Wolfpack Engineers Combine Construction with Combat Skills during Ulchi Freedom Guardian
By 1st. Lt. Michael A. Burkeen
643rd Engineer Support Company
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Spc. Bradley Wellbom (left) and Spc. Jeremy Munet of the 643rd Engineer Support Company helped to rebuild several structures at Rodriguez Range Live Fire Complex during exercise Ulchi Freedom Guardian in South Korea.
POCHEON, South Korea, Sept. 20, 2017 —
Units travel from all over South Korea to refine their warfighting skills at Rodriguez Live Fire Complex. For many, this means conducting large-scale tactical movements, rifle ranges, or firing missiles. For vertical engineers, this means construction and project management.
During Ulchi Freedom Guardian 2017, the annual combined military exercise between the United States and South Korea, Soldiers from the 643rd Engineer Support Company, 602d Aviation Support Battalion, 2nd Combat Aviation Brigade trained on their mission essential tasks by improving several facilities at the mountainous, multi-thousand-acre training area.
The peninsula's only vertical engineers, the Wolfpack Soldiers set out for an ambitious, and productive, work schedule. During the two week exercise, the platoon's plumbers, electricians, carpenters, and masons divided up into several different locations in order to ensure the success and timeliness of all the project sites.
The first site was an ongoing, large-scale project to rebuild four shoot houses at Black Hawk Village that have grown old and unstable. Black Hawk Village is a multi-faceted training site with pop-up targets, shoot houses, a laboratory and much more.
The engineers spent the first half of the training exercise clearing and demolishing four sand-filled wooden buildings and an underground interconnecting tunnel. In the coming months, the platoon will return to rebuild the tunnels with concrete and recreate the buildings with Concrete Masonry Unit blocks, providing an enduring and safe mock Korean village for units to use.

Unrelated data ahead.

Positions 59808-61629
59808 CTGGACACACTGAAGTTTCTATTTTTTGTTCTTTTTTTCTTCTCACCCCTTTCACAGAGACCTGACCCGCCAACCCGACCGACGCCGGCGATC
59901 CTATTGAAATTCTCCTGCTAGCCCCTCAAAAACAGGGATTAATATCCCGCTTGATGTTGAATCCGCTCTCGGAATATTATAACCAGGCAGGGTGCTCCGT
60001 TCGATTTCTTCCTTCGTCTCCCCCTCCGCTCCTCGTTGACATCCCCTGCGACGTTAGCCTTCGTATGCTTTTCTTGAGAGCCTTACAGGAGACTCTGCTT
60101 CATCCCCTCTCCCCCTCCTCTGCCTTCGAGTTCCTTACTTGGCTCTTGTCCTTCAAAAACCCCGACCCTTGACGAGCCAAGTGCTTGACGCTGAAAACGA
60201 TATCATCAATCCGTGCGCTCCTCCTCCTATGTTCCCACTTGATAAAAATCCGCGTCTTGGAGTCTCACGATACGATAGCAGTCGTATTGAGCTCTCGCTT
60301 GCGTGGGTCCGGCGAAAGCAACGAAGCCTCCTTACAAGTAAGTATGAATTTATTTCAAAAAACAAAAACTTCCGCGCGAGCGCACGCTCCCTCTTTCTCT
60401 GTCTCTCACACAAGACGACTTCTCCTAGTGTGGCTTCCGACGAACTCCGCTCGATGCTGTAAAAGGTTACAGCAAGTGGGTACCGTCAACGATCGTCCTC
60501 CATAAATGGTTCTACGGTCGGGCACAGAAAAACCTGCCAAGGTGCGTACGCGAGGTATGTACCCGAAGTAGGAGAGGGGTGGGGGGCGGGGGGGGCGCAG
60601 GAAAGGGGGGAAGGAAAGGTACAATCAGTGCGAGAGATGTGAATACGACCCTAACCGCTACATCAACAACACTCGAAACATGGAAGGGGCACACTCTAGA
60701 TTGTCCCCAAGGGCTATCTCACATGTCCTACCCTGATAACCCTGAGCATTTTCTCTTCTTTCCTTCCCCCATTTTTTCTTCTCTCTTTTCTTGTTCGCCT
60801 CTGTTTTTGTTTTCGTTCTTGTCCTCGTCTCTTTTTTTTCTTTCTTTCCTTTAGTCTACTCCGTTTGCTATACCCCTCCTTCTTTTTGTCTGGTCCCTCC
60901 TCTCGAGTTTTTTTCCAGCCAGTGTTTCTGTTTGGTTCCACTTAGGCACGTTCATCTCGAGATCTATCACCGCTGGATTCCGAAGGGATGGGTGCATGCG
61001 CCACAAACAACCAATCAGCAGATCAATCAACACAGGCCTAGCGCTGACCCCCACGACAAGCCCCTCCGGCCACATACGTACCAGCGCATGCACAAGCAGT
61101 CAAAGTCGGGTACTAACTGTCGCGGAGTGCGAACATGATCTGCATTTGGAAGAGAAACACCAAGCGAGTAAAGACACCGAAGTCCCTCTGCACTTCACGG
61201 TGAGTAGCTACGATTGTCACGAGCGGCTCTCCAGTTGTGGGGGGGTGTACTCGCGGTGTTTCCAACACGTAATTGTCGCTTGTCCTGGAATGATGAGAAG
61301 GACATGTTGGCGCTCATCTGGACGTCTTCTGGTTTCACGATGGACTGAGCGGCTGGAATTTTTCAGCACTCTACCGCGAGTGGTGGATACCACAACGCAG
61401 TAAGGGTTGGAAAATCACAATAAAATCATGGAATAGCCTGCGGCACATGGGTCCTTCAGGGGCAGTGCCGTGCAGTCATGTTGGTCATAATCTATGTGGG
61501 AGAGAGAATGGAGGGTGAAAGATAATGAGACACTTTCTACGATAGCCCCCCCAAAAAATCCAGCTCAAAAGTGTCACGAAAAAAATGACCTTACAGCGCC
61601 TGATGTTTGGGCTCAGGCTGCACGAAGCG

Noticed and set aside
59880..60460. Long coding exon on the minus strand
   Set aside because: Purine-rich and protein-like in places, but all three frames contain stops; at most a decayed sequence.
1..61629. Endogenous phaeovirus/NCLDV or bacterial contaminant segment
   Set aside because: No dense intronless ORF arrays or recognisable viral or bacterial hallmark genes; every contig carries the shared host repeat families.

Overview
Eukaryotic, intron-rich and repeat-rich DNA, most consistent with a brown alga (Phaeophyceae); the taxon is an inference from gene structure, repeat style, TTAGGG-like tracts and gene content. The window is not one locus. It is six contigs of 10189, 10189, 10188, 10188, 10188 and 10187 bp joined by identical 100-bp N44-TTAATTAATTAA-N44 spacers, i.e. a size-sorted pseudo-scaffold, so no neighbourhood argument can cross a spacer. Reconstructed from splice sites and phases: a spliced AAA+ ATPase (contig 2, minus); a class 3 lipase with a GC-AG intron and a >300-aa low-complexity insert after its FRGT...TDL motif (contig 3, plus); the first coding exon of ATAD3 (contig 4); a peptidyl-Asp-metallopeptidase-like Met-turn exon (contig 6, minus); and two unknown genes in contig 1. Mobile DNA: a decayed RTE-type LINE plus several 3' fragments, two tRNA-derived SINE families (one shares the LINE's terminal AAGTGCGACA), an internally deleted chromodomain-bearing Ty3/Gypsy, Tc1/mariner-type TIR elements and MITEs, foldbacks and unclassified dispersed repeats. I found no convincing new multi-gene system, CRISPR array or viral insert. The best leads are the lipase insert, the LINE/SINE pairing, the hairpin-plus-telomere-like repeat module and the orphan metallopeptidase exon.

The second and third sites are Southeast Asia Huts that were in desperate need of a weather-proof upgrade. Soldiers who train at the range use the huts as heating and cooling centers.
The vertical platoon built the huts earlier but, due to logistical issues, was unable to put the finishing touches on the project. Despite that, this stubborn platoon was set on finishing what it started and coordinated to do just that.
After taking a break to train in small unit tactics at Story Live Fire Complex, the Engineer Soldiers returned and re-sheathed the roof and ceilings of both buildings, painted, installed rain gutters and added a protective tin roof.
Construction is almost never a cheap option but fortunately for Rodriguez Live Fire Complex, the leadership has capitalized on the capabilities Army engineers offer and formed a strong partnership with the Camp Humphreys-based engineer support company.
Since one of the largest obstacles engineers face is finding land and materials to support their mission essential tasks and using civilian contractors can be very expensive, this combined effort allows for the company to train their engineers on numerous tasks while simultaneously providing support to the live fire complex, saving the military hundreds of thousands of dollars.
"We were glad to see such a unique opportunity come our way," said Sgt. Eric M. DuBard, a squad leader and project foreman. "Training like this works out great for everybody involved and really helps train Soldiers to 'Fight Tonight' here in Korea."
Editor's note: The original story can be viewed on the U.S. Pacific Command website.